June 12, 2001 — Israel and the Palestinian Authority accept CIA Director George Tenet’s proposal for a lasting cease-fire in the Middle East, but Palestinian attacks resume the following day.
Aug. 9, 2001 — Fifteen people are killed and more than 130 wounded in a suicide bombing at Sbarro’s pizzeria in downtown Jerusalem.
Sept. 11, 2001 — Thousands of Palestinians celebrate the terror attacks in the United States, chanting “God is great.”
Sept. 18, 2001– Following intense international pressure after the previous week’s terror attacks in New York and Washington, Arafat declares a cease-fire, and Israel responds by pulling its tanks from Palestinian cities in the West Bank.
Oct. 17, 2001 — Gunmen from the Popular Front for the Liberation of Palestinian, a PLO faction, assassinate Israeli Tourism Minister Rehavam Ze’evi, and Israel responds by sending troops into six Palestinian cities in the West Bank.
Nov. 10, 2001 — President Bush speaks of “Palestine” as a future state during an address before the U.N. General Assembly in New York.
Nov. 19, 2001 — Powell signals reinvigorated U.S. involvement in the Israeli-Palestinian conflict during a speech at the University of Louisville in Kentucky.
Nov. 26, 2001 — U.S. mediator Anthony Zinni starts a visit to the Middle East in an effort to bring about an Israeli-Palestinian cease-fire.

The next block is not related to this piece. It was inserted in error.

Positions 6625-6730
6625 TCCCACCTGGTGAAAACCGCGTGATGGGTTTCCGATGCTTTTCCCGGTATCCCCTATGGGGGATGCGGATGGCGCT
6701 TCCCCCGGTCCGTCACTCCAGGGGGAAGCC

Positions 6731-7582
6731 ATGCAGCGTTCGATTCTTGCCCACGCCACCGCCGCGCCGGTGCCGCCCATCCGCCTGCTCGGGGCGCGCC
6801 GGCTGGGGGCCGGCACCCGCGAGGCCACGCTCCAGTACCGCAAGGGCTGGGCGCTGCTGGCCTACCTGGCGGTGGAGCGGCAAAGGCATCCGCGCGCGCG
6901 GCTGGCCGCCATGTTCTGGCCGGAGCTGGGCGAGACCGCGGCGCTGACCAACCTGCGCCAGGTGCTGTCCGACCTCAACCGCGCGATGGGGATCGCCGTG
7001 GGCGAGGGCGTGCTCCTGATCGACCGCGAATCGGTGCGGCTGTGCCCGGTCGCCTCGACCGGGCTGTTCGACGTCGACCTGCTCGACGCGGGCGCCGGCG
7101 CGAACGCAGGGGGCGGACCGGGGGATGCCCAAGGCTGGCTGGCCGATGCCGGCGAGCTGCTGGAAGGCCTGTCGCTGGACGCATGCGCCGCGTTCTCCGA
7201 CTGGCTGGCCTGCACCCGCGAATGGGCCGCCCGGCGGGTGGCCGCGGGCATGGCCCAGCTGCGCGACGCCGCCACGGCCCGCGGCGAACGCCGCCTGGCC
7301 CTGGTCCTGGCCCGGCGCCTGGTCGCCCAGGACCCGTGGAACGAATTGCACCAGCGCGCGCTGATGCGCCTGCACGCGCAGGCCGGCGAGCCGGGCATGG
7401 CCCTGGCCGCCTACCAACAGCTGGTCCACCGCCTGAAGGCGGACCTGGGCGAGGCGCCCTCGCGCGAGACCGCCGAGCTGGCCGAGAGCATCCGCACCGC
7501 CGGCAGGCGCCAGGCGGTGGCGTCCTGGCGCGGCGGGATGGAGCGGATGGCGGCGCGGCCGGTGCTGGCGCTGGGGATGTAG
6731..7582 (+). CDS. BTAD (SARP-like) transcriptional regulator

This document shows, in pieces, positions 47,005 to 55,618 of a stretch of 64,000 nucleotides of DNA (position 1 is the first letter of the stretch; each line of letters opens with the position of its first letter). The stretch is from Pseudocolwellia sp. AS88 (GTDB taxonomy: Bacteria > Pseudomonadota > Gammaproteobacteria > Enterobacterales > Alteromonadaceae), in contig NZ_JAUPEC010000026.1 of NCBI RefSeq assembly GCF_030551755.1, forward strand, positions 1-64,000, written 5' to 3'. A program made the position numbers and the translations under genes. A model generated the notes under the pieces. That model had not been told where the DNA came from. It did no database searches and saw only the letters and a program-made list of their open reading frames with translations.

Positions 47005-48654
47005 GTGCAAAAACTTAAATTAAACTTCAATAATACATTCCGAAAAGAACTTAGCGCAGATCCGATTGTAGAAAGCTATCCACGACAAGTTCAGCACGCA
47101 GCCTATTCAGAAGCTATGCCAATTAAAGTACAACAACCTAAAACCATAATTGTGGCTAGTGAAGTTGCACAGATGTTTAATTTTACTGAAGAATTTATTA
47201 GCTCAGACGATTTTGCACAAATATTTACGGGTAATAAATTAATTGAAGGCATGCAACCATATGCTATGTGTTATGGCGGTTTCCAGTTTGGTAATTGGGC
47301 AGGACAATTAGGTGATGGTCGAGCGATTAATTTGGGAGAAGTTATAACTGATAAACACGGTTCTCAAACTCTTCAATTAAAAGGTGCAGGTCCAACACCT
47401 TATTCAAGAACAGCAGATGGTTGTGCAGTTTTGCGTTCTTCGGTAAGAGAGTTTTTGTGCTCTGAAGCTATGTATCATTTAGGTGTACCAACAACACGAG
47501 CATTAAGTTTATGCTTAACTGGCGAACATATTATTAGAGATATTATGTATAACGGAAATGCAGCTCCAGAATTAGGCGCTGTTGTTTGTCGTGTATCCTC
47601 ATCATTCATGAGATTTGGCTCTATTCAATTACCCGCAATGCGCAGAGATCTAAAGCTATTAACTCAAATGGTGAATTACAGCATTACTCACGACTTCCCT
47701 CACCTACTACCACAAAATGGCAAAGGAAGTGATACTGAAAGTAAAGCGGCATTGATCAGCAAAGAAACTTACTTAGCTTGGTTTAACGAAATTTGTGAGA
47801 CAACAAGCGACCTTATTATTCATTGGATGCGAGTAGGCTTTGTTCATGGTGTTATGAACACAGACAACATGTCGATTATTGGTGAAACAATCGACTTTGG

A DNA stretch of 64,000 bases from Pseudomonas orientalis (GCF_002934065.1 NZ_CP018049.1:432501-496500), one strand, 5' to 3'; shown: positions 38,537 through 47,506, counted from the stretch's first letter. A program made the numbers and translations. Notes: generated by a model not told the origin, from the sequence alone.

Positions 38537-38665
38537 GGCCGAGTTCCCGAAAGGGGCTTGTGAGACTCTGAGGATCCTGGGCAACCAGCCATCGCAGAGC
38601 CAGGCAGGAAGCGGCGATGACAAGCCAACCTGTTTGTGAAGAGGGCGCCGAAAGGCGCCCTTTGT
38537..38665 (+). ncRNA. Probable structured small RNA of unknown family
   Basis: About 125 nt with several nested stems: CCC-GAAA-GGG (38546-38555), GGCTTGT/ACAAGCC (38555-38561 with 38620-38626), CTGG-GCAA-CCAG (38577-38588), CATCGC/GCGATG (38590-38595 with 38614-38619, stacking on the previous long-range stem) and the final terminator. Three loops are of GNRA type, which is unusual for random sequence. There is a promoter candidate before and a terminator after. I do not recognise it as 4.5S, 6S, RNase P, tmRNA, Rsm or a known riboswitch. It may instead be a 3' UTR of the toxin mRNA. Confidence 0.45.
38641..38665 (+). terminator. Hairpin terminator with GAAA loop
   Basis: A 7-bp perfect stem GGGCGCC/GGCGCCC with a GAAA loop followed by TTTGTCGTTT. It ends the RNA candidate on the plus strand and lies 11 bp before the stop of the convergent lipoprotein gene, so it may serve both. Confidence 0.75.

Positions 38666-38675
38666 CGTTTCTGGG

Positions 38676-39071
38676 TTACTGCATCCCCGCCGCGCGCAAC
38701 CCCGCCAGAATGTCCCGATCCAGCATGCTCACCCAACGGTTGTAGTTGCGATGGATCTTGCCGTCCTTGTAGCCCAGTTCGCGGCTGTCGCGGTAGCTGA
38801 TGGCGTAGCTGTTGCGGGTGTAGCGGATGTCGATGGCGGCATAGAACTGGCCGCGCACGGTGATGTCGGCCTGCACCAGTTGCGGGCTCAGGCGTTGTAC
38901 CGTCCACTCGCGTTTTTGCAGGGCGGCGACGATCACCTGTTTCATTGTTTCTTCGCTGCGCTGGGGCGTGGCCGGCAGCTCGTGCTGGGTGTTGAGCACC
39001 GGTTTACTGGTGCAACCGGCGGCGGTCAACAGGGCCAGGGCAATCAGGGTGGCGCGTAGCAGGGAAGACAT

Dec. 1-2, 2001 — Eleven people are killed when two suicide bombers detonate bombs on Ben Yehuda Street in Jerusalem, and 15 are killed when a suicide bomber blows up a bus in Haifa.
Dec. 12, 2001 — Israel’s Cabinet cuts off all contact with Arafat, saying his failure to take serious action to stop Palestinian terror renders him “no longer relevant” to Israel.
Dec. 16, 2001 — Zinni returns to the United States for consultations.
Dec. 17, 2001 — Palestinian gunmen ignore a call for a cease-fire issued a day earlier by Arafat.
Dec. 22, 2001 — Israel refuses to let Arafat attend Christmas services in Bethlehem unless he arrests those responsible for the October assassination of Ze’evi.
Jan. 6, 2002 — Israel displays a weapons cache it captured three days earlier aboard a ship, the Karine A, bound for the Palestinian Authority from Iran.
Jan. 7, 2002 — Zinni ends his second mission to the region.
Jan. 17, 2002 — Six Israelis are killed and 33 injured when a Palestinian terrorist attacks a Bat Mitzvah celebration in northern Israel.
Jan. 27, 2002 — For the first time, a female suicide bomber strikes in Jerusalem, killing one man and wounding more than 100 people.
Feb. 8, 2002 — During a meeting at the White House, Sharon and Bush say they envision a Palestinian state as the outcome of any Middle East peace process, but Sharon urges U.S. officials to seek an “alternative leadership” to Arafat.
Feb. 28, 2002 — Israeli troops enter Palestinian refugee camps near the West Bank cities of Jenin and Nablus in a search for terrorists.
March 2, 2002 — A suicide bomber kills 10 Israelis, among them six children, in Jerusalem’s fervently Orthodox neighborhood of Beit Israel.
March 9, 2002 — Fourteen people are killed in Palestinian terrorist attacks at the popular Cafe Moment in Jerusalem and in Netanya.
March 14, 2002 — Zinni arrives in Israel for his third attempt at peacemaking.
March 27, 2002 — Twenty-two people are killed at a Passover seder in a Netanya hotel. Israeli officials refer to the attack as the “Passover Massacre.”
March 29, 2002 — Israel declares Arafat an “enemy” and invades his presidential compound in Ramallah.